Without mind training, without a true and active focus/training in mindfulness, awareness, meditation; any student's training is incomplete.

Go back and watch the first "Karate Kid" movie. (Yeah I know - sorry). But look at the core difference between the quiet Japanese-American instructor and the ex-special forces, "kill 'em all and let God sort them out" loud mouth instructor. Which are you? Or do you (more commonly) talk like Miagi but act like the "killer". If so, you lose.

There's a great line in "Enter the Dragon" where O-Hara breaks a board in mid-air without support (a difficult feat). Bruce Lee looks at him and calmly says "Boards don't hit back". You know, you saw the movie, and you too misunderstood what he was saying.

Breaking the board or hitting the opponent is fairly easy. When you overpower them, when you've become a karate machine, they present little danger to you. You ARE the master! Even if they beat you to a pulp your focus is still on THEM, how you're gonna get even, better, faster, smarter, etc. Your focus is still outside yourself either way - you lose either way.

What scares you?

What frightens you the most?

It's not the outside threat, it's the inner threat; looking inside, seeing, acknowledging oneself. Confronting that part of yourself you both hate and loathe. That secret shadow self you would NEVER tell another person about, you already know how their opinion of you would change forever if they knew you _______________ (fill in your own blank).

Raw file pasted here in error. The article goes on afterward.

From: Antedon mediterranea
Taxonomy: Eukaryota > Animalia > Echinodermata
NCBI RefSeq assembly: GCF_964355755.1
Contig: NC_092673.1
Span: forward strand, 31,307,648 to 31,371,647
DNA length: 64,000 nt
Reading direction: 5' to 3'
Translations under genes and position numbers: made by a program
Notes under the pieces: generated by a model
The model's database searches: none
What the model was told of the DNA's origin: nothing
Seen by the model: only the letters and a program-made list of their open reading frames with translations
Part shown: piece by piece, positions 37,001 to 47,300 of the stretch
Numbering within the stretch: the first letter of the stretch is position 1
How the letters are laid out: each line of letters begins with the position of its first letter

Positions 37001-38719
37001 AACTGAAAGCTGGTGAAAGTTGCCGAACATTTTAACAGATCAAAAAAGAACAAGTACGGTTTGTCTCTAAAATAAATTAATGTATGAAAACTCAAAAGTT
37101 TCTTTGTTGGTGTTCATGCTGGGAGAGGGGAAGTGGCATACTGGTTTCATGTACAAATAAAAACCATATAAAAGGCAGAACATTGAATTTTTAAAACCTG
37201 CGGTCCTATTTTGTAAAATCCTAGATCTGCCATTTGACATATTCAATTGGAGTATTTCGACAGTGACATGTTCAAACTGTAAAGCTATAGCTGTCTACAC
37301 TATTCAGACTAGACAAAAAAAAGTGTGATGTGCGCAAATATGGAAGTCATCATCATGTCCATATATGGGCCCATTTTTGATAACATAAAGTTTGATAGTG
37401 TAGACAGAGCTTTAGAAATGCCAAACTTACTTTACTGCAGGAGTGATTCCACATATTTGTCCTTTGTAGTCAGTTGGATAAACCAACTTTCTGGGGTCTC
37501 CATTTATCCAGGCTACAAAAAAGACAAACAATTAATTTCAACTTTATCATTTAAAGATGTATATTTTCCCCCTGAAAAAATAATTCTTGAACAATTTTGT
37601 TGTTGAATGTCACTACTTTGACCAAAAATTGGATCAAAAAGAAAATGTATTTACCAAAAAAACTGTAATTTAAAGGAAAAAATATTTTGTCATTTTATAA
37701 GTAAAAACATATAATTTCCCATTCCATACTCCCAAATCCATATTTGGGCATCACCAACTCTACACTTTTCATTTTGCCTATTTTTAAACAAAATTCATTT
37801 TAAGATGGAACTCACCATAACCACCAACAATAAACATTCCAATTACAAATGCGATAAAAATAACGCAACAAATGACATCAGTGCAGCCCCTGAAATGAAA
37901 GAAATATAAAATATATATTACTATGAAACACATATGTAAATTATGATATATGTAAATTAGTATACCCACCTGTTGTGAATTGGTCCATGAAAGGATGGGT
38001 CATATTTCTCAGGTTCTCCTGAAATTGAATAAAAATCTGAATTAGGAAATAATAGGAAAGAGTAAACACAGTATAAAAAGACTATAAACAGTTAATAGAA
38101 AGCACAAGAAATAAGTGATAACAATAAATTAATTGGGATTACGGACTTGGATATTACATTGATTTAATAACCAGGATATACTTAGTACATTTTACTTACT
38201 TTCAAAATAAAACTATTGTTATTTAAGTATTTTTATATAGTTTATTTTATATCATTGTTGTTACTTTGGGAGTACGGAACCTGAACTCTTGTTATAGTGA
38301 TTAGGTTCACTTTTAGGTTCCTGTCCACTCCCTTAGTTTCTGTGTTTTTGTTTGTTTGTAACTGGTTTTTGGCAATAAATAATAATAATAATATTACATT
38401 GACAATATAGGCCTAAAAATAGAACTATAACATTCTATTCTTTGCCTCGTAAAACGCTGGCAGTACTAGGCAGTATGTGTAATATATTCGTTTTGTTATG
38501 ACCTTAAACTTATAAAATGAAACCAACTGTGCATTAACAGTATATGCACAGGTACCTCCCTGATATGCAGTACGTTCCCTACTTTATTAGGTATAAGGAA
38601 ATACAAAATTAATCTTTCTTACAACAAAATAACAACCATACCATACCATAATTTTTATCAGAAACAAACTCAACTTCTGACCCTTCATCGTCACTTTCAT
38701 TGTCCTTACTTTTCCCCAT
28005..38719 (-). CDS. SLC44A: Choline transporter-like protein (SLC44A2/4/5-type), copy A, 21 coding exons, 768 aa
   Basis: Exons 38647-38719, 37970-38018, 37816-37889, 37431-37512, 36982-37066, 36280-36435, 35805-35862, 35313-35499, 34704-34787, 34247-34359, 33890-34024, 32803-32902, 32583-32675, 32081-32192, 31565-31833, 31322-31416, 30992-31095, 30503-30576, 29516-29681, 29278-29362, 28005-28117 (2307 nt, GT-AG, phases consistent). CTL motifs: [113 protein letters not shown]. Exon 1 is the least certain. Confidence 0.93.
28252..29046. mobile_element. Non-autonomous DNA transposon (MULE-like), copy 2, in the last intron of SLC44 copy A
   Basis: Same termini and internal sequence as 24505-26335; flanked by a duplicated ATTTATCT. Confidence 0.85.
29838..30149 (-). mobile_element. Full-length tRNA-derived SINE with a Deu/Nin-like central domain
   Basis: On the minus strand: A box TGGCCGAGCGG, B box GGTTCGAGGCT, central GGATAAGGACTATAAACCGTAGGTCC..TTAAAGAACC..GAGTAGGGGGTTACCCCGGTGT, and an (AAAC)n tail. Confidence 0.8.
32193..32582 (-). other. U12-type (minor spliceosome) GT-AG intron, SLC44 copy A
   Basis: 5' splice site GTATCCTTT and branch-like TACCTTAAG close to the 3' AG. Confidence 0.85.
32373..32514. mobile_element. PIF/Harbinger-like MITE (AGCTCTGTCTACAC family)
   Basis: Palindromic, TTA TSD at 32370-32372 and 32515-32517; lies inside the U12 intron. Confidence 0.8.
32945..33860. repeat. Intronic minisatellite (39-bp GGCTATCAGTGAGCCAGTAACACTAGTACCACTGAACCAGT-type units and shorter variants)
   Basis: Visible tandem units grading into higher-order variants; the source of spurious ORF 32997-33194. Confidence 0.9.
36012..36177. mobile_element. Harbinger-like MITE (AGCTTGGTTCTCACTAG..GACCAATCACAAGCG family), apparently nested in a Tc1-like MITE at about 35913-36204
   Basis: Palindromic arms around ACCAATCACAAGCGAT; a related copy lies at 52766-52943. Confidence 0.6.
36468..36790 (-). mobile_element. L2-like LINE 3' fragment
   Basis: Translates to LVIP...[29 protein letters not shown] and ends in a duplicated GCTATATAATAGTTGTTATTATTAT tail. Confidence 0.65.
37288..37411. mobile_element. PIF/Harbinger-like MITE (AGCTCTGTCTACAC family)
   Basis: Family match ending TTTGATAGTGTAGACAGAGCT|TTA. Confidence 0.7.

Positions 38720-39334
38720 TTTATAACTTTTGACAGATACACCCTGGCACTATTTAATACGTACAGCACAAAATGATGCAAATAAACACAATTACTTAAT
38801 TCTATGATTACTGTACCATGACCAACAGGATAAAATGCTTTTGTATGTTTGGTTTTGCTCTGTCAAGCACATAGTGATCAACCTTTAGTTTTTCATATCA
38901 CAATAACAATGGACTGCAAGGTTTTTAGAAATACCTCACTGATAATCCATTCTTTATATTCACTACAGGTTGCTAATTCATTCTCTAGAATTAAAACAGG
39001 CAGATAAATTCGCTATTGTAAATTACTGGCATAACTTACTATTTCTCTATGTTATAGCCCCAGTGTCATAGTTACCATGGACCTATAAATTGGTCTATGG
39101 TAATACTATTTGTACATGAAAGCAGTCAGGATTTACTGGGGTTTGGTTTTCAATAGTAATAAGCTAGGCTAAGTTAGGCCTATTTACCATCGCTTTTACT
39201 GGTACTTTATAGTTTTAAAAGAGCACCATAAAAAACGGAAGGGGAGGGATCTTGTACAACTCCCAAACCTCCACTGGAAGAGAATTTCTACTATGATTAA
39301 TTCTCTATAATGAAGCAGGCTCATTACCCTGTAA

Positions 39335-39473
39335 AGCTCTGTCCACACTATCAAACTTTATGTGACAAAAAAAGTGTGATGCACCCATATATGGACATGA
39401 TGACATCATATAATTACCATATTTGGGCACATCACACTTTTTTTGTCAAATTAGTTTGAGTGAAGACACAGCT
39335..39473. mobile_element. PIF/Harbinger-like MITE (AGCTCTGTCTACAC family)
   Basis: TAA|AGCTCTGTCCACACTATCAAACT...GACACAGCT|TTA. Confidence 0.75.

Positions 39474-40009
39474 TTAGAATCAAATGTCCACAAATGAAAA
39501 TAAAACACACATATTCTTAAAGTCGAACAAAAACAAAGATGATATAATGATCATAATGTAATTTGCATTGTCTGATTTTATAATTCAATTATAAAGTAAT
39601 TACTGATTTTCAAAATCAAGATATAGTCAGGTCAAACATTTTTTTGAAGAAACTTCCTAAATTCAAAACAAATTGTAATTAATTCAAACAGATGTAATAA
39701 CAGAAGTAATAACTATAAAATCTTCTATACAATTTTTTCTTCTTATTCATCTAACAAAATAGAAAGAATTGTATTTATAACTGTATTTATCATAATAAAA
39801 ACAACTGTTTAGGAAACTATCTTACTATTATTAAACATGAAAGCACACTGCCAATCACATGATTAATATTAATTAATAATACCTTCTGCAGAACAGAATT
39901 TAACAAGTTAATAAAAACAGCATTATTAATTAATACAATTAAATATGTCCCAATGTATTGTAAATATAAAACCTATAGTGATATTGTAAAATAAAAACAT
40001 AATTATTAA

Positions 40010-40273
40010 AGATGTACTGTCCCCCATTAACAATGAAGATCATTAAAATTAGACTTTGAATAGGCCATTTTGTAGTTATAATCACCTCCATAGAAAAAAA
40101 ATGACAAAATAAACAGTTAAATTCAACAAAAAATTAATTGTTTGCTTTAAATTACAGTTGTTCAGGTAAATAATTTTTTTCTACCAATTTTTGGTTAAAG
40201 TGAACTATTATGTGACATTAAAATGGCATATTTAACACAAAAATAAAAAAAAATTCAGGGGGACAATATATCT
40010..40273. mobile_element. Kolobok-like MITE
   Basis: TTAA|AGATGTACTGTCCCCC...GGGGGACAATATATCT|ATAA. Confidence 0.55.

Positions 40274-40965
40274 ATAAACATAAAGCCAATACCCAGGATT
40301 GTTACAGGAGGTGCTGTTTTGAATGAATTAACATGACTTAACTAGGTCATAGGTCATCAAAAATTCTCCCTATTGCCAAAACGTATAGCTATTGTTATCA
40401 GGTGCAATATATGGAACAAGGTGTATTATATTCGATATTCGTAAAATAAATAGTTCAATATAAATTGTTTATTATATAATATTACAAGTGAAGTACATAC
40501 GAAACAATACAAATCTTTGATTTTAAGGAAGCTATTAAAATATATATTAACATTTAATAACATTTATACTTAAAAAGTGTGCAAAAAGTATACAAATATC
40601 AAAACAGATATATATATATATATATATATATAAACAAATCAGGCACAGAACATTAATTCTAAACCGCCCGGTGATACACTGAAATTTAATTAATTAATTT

That shadow self CANNOT be defeated; it won't hit back. Yet it controls your life. The more you try to suppress it, defeat it, control it, the more control you actually give your shadow over your physical self. You LOSE!

The journey toward mastery of karate is a road you CANNOT complete without the mastery of self. Meditation, mindfulness training, forgiveness of self and, ultimately acceptance of self is the ONLY way the shadow self can be dealt with, compromised with, not defeated. Embracing the shadow reunites self with self, ying with yang, and this reunification is the only way you can quiet the battle of the inner turmoil. Again Bruce Lee's "The art of fighting without fighting…"

I'm not referencing religious training. Having a strong religious orientation may help fortify you for the inward journey but, in and of itself, will not get you there. Religious armor for battle won't work. In this battle you an only survive by NOT armoring yourself.

You ever see the monkey on Youtube with the Gi on? Looks like he knows karate? We laugh at him but it's a nervous laugh; inside we identify way too much with the monkey. Physical training without spiritual training only creates trained monkeys. Sure, some monkeys learn faster than others and are better than others, but their still monkeys.

Monkey see, monkey do, but monkey not understand.


Cox Hakase

Shobu ha, Issho Ichido

     The last entry on Kumite generated a number of private responses; some think I'm brilliant (thank you again) while others believe I should "increase your medication[sic]". The majority of the comments lie somewhere in the center of the continuum.

     Fortunately it's my blog, my thoughts. If you are offended by my ideas, here's an idea; don't read them. Tibetan Buddhism teaches words only offend us when we fear there is truth in what is being said. Hmmmm . . . . . . .